About two weeks ago I was standing at the corner of Hyperion Avenue and Griffith Park Boulevard in the Silverlake neighborhood of Los Angeles, drinking in the vibes. An upscale market stands there now, but from 1926 to 1940 it was the site of the old Walt Disney Studios; the period almost perfectly coincides with Disney’s active interest in animation. This was where Disney brought Mickey Mouse to life, where he pioneered the sound animation (Steamboat Willie, 1928), the Technicolor animation (Flowers and Trees, 1932), and the feature-length animation (Snow White and the Seven Dwarfs, 1937). Here Disney pushed the animator’s art from crude and elastic black-and-white drawings to highly detailed renderings of the human form with delicate chiaroscuro effects.  Pinocchio (1940), Fantasia (1940), Dumbo (1941), Bambi (1942), and the Depression-era touchstone Three Little Pigs (1933) were all hatched on Hyperion Avenue.

My head was full of Disney from reading Neal Gabler’s excellent biography Walt Disney: The Triumph of the American Imagination. I’d been looking for a good book about Disney but wary of choosing one that portrayed him as a tyrannical SOB, so I was pleased to hear about this new volume by Gabler, one of my favorite writers on popular culture. He’s already written an indispensable biography (Winchell: Gossip, Power and the Culture of Celebrity) and an indispensable social history (An Empire of Their Own: How the Jews Invented Hollywood), and his measured, meticulously researched book on Disney reveals the great producer to be . . . a tyrannical SOB.

Oh well. Gabler is the first biographer to have been granted complete access to the Disney archives (in his acknowledgements he writes that he wasn’t asked to submit a manuscript for approval, only to write a “serious” book). With these resources at his fingertips, Gabler has pulled together a remarkable story of a young entrepreneur who created a sort of communitarian guild in the late 20s and early 30s, a cult of animation with himself as the creative guru. Disney reviewed every frame, working projects through numerous story revisions, acting out the characters, and passing harsh judgments on his animators’ work in stuffy Movieola rooms (“sweatboxes,” they were called, eventually yielding the transitive verb “sweatboxing”).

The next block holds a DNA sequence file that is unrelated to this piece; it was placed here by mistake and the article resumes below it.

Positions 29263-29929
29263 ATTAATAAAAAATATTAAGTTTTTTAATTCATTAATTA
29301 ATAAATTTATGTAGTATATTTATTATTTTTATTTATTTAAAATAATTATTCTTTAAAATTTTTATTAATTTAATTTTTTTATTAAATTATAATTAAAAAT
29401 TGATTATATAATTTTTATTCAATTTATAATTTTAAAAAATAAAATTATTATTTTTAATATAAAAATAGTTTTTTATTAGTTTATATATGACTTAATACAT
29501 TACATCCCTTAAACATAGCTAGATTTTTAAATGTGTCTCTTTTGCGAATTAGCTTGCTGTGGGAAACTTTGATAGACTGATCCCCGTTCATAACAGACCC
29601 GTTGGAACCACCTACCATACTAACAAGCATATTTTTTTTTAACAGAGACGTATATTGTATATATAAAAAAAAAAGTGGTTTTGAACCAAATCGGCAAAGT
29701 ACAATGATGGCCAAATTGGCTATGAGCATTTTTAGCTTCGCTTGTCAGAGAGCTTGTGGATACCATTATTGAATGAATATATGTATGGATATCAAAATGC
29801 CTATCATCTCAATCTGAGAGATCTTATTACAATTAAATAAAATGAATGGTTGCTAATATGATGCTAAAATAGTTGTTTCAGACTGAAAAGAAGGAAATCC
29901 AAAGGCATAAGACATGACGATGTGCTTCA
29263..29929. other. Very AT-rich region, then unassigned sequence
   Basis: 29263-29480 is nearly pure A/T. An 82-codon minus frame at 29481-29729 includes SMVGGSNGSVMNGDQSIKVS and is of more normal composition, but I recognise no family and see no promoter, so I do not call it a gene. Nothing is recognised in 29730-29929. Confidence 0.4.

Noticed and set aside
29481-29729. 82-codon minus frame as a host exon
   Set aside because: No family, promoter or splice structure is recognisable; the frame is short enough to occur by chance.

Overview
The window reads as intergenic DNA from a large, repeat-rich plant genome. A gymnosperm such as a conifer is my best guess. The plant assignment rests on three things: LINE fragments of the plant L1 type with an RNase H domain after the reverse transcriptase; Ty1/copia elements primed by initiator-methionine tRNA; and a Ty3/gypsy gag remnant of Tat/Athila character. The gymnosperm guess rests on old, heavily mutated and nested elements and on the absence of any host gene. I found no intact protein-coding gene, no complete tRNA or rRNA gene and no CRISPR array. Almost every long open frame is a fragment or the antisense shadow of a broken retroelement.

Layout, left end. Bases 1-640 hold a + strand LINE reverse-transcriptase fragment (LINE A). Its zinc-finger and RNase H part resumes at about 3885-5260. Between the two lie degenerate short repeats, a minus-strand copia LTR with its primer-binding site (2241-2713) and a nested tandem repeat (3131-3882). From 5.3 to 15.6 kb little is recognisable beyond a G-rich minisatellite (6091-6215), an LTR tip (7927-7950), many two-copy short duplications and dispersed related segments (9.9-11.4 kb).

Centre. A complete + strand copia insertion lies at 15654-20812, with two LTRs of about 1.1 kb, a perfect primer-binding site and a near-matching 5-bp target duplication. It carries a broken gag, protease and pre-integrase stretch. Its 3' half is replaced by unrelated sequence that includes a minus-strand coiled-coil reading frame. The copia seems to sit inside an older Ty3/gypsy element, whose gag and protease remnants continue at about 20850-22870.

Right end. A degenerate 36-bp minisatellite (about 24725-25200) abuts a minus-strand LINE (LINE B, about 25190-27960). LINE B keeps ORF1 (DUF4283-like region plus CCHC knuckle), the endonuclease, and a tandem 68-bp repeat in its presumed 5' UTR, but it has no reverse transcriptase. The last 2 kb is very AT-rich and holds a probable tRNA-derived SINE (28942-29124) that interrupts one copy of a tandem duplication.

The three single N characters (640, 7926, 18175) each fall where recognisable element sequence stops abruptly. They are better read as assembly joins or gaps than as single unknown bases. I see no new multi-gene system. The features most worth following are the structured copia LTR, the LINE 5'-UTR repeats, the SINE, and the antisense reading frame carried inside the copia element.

Finance often explains a lot about filmmakers’ creative careers (take Tom Darden’s Buster Keaton biography The Man Who Wouldn’t Lie Down), and Gabler shows how the business model for Disney’s films was fatally flawed: his obsessive attention to quality and detail drove up labor costs, and the independent studio he and his brother Roy operated was constantly mired in debt. The financial windfall of Snow White impelled Disney to design and build an elaborate new studio in Burbank, but its follow-ups, Pinocchio and Fantasia, lost money on their first release. The lack of revenue and the cost of keeping the studio going forced him to discontinue animated features in favor of government-training and wartime-propaganda films.

Gabler provides a gripping account of the bitter strike by Disney’s animators in May 1940, which forever soured Disney on the studio and, more generally, animation (and, even more generally, commies; he testified as a friendly witness to the House Un-American Activities Committee). By the end of the decade he’d turned his attention to innovations in television and of course Disneyland, which Gabler portrays as the impossible dream of a pathological control freak. I’ve come to detest what Disney represents in American culture, and Gabler paints a fairly depressing picture of him as a man. But I still felt something funny standing on that street corner in Silverlake.